Small Business Administration overdue for an update: Landsman
With a record 10.5 million small business applications filed in the past two years, Rep. Greg Landsman (D-Ohio) said Wednesday that the Small Business Administration (SBA) needs to rethink how it defines a small business.
Landsman, who serves as ranking member of the Small Business Subcommittee on Economic Growth, Tax, and Capital Access, spoke Wednesday at The Hill’s event How New Pathways to Credit are Changing the Small Business Landscape.
“The SBA — for child care providers and a whole host of other small businesses — was really built for an economy 20, 30, or 40 years ago, not this one,” Landsman said. “We need to fundamentally update the SBA so that it is helping all of our small businesses, not just the ones that have been in the mix for some time.”
Landsman said more child care centers should fall under the small business designation. Some of his colleagues agree, introducing a bicameral and bipartisan bill earlier this year that would categorize certain nonprofit child care providers as small business concerns so that they can participate in SBA loan programs.
Mark Madrid, associate administrator of the SBA Office of Entrepreneurial Development, told The Hill’s Editor-in-Chief Bob Cusack that given the variety of small businesses that exist, there will be no one-size-fits-all solution to the problems that small businesses face.
“Those that are scaled, let’s say, over a million plus in annual gross revenues … are different from those small businesses that are five employees or less that have built financial success,” Madrid said at Wednesday’s event, which was sponsored by Wells Fargo.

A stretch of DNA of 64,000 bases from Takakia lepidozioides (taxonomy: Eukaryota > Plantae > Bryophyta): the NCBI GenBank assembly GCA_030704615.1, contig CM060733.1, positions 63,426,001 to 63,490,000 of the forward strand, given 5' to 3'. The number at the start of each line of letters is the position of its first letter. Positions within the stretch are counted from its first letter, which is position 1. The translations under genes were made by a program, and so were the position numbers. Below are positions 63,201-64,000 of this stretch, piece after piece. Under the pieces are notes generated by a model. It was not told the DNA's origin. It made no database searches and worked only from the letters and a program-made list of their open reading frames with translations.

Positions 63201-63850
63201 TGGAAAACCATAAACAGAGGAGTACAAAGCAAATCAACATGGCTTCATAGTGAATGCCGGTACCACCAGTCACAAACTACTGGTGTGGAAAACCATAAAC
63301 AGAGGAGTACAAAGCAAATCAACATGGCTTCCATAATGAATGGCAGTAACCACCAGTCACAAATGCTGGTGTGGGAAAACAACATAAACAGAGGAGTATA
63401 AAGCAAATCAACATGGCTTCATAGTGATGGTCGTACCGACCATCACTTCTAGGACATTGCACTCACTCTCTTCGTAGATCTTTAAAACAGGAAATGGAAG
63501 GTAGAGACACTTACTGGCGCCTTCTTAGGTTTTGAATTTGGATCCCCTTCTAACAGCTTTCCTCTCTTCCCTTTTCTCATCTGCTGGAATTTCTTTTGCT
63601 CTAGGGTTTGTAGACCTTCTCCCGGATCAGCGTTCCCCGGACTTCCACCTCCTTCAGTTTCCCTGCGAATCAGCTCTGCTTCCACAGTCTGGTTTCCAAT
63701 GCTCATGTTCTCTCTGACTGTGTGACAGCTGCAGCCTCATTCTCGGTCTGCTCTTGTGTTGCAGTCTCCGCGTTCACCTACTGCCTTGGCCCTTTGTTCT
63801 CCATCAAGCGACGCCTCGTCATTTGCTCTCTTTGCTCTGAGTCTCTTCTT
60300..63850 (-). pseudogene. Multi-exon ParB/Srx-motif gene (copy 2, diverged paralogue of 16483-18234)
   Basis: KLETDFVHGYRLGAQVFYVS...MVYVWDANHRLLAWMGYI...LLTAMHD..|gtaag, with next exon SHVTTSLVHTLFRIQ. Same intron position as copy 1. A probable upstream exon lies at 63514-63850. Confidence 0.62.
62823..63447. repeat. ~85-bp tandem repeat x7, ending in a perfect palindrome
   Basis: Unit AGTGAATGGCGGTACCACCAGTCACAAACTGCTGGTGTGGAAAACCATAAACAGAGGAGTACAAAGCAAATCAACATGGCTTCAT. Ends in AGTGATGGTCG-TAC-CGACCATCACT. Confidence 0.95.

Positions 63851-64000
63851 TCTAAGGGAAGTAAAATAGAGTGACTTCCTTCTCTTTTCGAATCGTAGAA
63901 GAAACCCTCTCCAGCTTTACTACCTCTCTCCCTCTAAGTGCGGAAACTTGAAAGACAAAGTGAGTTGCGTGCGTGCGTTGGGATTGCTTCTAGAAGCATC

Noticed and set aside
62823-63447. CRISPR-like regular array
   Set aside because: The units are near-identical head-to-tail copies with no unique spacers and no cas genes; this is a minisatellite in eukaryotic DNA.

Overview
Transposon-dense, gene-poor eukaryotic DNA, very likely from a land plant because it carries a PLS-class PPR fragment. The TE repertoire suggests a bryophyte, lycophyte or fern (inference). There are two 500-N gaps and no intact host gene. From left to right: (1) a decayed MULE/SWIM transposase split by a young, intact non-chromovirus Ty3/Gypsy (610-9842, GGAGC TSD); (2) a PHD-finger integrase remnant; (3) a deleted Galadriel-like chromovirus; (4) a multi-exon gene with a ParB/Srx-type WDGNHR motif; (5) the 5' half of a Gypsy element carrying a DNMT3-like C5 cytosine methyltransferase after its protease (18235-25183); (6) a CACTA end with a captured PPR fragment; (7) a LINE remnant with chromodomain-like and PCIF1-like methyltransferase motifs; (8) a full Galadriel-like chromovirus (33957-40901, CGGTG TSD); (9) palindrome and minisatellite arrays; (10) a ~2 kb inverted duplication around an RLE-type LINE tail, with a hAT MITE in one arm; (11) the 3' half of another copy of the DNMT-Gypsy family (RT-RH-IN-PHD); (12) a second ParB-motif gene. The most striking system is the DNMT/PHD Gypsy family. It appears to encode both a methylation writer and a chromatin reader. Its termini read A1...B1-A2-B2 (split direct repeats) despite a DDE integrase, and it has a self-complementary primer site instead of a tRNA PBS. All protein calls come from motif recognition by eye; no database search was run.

“We have to take a look at what their compensating factors are … splitting our small business ecosystem into personas and understanding them and the terrains that they’re in, including industry and geography.”
The real-life experiences and data presented by the event’s speakers showed there are broad challenges facing the small business sector.
Holly Wade, the executive director of National Federation of Independent Business Inc., said that out of the 300,000 small business owners within their network, 24 percent reported hiring as their biggest challenge, with another 24 percent pointing to inflation.
However, Diana Rios Jasso, founder and CEO of Jarabe Gourmet Pops, says her biggest challenge has been accessing capital. Though she registered her business in 2018, she wasn’t able to launch until 2021 because every bank she applied to for capital denied her request, so she had to save up the money instead.
“My partner and I saved $30,000, which meant saving 50 percent of our salary so we could start our business,” Rios Jasso recalled. “That just gave us enough to pay for a little ice cream push cart, a couple [pieces of] equipment and just supplies … it was just enough to keep the lights on.”
She and her partner continue to raise capital on their own, pushing their cart to farmers markets to sell their Mexican-style gourmet pops.
Her experience is reflected by 2023 data released by the Kauffman Foundation, showing that while the financial needs of 48 percent of white small business owners are met, that number is much lower for people of color — 16 percent for Black owners and 28 percent for Latino owners.
Jonathan Ortmans, head of the Global Entrepreneurship Network, agreed some of that discrepancy is due to discrimination, but said it also has to do with bad or lack of credit history, something common among mothers and veterans who may not have had the opportunity to build credit.
Landsman said he is continuing to help advance bipartisan legislation to promote earned-income tax credit and make small business interest payments tax-deductible.
Madrid added that the SBA will continue to meet with stakeholders, and that they will provide education and technical assistance to business owners.
“Every single day there’s a new challenge for a small business owner,” Madrid said. “So it’s my job to make sure that I’m in tune with them.”
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